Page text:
In early October 2011 the seminar, “Network for Organizations Managing Higher Education, Research and Capacity Building Programs for Developing Countries” was held in Norway to discuss issues of harmonization under the theme of “Coordination and Harmonization of International Aid Programs.” The network is a group of European organizations committed to developing higher education and capacity building in developing countries with the aim of harmonizing and coordinating the programs they implement.
The seminar, organized by NUFFIC and SIU, attracted 35 participants from 20 countries predominantly from around Europe. The list included participants from heavy weight multilateral institutions, such as the World Bank and the European Union Commission, prominent bilateral organizations, such as NORAD and DAAD, as well as smaller and emerging players such as the Austrian and Spanish Development Cooperation—in the African context.
Harmonization: The Imperatives
The opportunities for promoting common interest through harmonization and coordination of development cooperation agencies or their “satellites” are considerable.
The Common Attractions
Areas for future efficiencies include joint planning, coordination, reporting and evaluation processes. Mutual learning, pursuing best practices, developing common resources, and tapping each other’s technical and human capacities would provide opportunities to enhance impact.
Economy of Scale
Many development activities are common across the board and considerable resources—time, energy, and money—could be saved or re-directed. By harmonizing, for instance, the outreach and recruitment regimes of scholarship programs, quite considerable resources could be redirected to raise the number of fellowships.
Unburden the System
Excessive, cumbersome and burdensome reporting and evaluation regimes remain some of the most common criticisms of development cooperation. By streamlining reporting and evaluation references and formats, and establishing similar reporting and evaluation schedules, resources could be redirected to more productive activities.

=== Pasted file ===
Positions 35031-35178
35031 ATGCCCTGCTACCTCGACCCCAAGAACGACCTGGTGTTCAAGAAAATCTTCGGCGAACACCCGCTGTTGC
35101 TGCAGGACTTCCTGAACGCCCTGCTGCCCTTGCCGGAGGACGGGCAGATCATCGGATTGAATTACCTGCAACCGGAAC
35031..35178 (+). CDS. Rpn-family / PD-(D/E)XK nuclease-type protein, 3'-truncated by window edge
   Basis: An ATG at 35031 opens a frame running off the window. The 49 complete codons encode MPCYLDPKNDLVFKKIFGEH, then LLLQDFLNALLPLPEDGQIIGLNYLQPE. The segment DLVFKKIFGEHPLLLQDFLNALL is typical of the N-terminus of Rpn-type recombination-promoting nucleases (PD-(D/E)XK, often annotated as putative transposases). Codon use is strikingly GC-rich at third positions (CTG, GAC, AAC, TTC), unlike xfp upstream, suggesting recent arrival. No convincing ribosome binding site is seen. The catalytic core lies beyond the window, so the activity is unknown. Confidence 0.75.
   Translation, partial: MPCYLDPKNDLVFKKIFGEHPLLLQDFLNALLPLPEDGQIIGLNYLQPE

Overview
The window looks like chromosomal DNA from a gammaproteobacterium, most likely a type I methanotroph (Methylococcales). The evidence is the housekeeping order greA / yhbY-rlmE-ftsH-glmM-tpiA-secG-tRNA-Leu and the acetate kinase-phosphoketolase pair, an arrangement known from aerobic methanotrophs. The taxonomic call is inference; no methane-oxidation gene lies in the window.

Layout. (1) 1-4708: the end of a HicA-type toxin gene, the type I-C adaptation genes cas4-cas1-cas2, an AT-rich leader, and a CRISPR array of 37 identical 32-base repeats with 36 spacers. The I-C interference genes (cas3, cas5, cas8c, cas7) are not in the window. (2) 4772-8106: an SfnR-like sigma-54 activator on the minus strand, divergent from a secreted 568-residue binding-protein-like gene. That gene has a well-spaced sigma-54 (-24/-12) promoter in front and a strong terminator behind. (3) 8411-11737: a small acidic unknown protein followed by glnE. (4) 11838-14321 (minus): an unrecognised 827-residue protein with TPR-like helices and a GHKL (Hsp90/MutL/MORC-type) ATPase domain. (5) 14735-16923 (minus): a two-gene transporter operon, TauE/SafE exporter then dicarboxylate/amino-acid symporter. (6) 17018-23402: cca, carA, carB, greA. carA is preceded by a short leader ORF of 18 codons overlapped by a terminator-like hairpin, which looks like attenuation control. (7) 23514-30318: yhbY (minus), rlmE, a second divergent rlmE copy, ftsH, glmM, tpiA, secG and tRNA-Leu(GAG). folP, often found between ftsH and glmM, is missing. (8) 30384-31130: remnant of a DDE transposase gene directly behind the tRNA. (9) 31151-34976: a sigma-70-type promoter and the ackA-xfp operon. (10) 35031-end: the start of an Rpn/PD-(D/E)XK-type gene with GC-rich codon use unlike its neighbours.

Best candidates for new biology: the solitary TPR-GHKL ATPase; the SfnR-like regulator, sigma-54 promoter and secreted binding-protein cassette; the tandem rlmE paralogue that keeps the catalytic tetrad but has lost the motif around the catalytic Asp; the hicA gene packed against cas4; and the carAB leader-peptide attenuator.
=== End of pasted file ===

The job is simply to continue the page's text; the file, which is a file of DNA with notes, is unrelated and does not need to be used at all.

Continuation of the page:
Strength lies in numbers. It is thus not inconceivable that when governments and agencies digress from accepted and agreed norms, such as the Paris Declaration and Accra Accord, for instance, collective voices may have clout and impact to help them back onto the “right” track.
A forum such as Harmonization Network creates an opportunity for sharing experience and collectively prospecting policy directions and also spotlights some egregious cooperation tracks and practices. At the seminar, it was disclosed that India was identified as a “beneficiary” country of a development cooperation agency and yet, India has recently committed close to US$6 billion to the development of higher education and research capacity in Africa. Outmoded, approaches to development cooperation, often guided by international politics could be “moderated” through a forum such as this one.
The Missing Players: Is Pragmatism Pitting Necessity?
The Harmonization Network is meticulous about its membership. Currently, it is not intending to turn into yet another mega association where effective communication is difficult and impact hard to gauge. It appears that the group is intent on making its membership nimble, active, manageable, and interactive.